If only 2 or 3 firefighters initially respond to a fire, is my safety at risk

A: According to (WorkSafe BC) Regulation 31.23 clarified in guideline G 31.23, four is the minimum number of crew required before entering into a smoke filled building with a charged hose line for the initial attack of a fire or to search for occupants. The city of Powell River’s first response unit is staffed with sometimes four, sometimes three, and sometimes only two rescue personnel, making the possibility of delaying a rescue a reality. This situation greatly lessens the chance for survival for any fire or accident victim.

Powell River’s Professional Fire Fighters are seriously concerned for your safety and are lobbying for the staffing standard found in NFPA 1710 -5.2.2 through This standard by the National Fire Protection Association (NFPA www.nfpa.org), recommends for safety, effectiveness and efficiency, that a minimum of four on duty personnel shall be staffed on each engine company. Amending the current staffing agreement to achieve this national standard for the initial first response unit will have the greatest effect on improving the public’s life safety, not only in structure fires, but any immediately life threatening rescue (motor vehicle accidents, confined space rescues, etc). 

Powell River Fire Rescue is a combination department, consisting of both career and auxiliary members. During an emergency call, following behind the first response unit (Engine 41), two off-shift career firefighters respond to Station 1 from their residence to staff the second-in fire apparatus; and a chief may also respond. This delayed response of fire apparatus makes a  response of 5 to 7 fire personnel total. In addition, an unknown number of auxiliary members respond to the scene from throughout the community, when they are able to.(In the case of Wildwood, auxiliary members respond to Station 2 to staff Engine 43)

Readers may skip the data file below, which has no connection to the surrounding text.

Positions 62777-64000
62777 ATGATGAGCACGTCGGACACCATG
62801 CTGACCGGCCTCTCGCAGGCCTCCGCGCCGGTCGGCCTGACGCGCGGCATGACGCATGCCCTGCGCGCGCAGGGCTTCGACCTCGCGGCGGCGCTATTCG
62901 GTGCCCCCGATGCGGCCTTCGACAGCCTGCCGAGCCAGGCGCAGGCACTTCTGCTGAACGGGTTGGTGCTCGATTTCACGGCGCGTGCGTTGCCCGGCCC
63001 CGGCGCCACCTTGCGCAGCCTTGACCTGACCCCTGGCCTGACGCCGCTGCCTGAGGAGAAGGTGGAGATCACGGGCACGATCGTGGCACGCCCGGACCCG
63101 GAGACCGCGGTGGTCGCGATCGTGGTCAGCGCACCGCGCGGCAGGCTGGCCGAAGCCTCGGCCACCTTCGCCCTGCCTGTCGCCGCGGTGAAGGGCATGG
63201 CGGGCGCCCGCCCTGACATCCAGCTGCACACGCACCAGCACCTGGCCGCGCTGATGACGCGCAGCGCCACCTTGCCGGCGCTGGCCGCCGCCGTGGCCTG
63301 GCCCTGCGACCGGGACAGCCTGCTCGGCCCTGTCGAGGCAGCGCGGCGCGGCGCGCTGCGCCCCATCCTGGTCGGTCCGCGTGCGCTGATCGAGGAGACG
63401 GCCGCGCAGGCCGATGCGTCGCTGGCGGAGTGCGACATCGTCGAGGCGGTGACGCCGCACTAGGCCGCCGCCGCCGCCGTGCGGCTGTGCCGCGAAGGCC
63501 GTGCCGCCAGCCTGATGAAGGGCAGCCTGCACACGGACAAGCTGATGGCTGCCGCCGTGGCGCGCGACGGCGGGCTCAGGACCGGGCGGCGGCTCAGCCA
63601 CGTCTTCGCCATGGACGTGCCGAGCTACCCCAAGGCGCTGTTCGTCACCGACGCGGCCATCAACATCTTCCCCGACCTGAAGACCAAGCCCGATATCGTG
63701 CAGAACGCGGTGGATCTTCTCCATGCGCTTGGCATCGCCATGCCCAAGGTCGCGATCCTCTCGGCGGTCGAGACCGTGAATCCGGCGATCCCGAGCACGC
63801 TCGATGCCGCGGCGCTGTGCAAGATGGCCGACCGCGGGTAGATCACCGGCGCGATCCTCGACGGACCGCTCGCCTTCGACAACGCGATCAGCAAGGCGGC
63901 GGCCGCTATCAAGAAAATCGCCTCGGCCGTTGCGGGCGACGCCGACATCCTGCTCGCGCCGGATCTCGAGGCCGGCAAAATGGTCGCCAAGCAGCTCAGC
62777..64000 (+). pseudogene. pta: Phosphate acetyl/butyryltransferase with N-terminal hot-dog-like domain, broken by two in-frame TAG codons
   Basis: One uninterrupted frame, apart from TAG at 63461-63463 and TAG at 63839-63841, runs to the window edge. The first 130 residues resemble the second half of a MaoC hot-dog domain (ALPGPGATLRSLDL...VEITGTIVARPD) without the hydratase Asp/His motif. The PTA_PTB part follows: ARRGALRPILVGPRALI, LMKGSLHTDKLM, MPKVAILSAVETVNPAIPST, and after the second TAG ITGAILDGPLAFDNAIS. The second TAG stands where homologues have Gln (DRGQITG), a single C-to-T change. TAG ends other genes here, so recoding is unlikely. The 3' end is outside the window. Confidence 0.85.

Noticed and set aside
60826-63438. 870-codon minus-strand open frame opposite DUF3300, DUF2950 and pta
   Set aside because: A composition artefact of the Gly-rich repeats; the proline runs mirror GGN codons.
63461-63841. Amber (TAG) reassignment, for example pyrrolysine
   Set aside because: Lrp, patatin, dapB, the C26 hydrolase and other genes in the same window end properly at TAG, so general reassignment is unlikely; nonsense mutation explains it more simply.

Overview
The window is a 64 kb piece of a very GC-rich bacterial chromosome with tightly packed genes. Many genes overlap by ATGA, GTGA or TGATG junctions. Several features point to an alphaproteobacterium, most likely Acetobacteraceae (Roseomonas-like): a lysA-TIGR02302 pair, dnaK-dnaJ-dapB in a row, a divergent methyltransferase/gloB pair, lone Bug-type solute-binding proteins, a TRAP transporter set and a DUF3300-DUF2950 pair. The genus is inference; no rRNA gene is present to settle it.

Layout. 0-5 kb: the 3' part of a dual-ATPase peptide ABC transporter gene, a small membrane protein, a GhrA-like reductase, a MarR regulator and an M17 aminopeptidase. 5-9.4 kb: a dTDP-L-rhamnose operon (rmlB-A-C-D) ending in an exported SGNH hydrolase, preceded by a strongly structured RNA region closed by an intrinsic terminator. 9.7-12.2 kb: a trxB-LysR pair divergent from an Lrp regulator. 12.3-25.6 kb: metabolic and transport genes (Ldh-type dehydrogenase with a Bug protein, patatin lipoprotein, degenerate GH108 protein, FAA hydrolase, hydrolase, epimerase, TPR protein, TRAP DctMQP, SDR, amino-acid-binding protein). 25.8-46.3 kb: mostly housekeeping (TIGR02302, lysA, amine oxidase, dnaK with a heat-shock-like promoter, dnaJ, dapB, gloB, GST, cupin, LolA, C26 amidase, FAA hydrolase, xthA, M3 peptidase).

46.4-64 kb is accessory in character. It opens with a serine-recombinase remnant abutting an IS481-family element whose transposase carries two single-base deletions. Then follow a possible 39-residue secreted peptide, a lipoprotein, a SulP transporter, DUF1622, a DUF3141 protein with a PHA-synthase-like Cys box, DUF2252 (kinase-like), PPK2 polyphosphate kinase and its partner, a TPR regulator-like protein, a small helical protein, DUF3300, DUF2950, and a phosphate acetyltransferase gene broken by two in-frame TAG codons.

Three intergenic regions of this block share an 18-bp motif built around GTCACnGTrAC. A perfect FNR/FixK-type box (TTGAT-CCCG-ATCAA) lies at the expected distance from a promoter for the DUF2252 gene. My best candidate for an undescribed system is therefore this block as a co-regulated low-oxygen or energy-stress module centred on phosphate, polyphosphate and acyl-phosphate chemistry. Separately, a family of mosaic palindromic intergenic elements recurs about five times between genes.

The NFPA recommends that 14 to 15 personnel respond to a single family house fire, due to the many tasks and responsibilities which need to be taken care of simultaneously. These include, but are not limited to, such roles as: Incident Commander, pump operators, ladder operators, hydrant taker, attack crews, ventilation crews, rescue crews for civilian victims, and rapid intervention teams for the rescue of downed firefighters.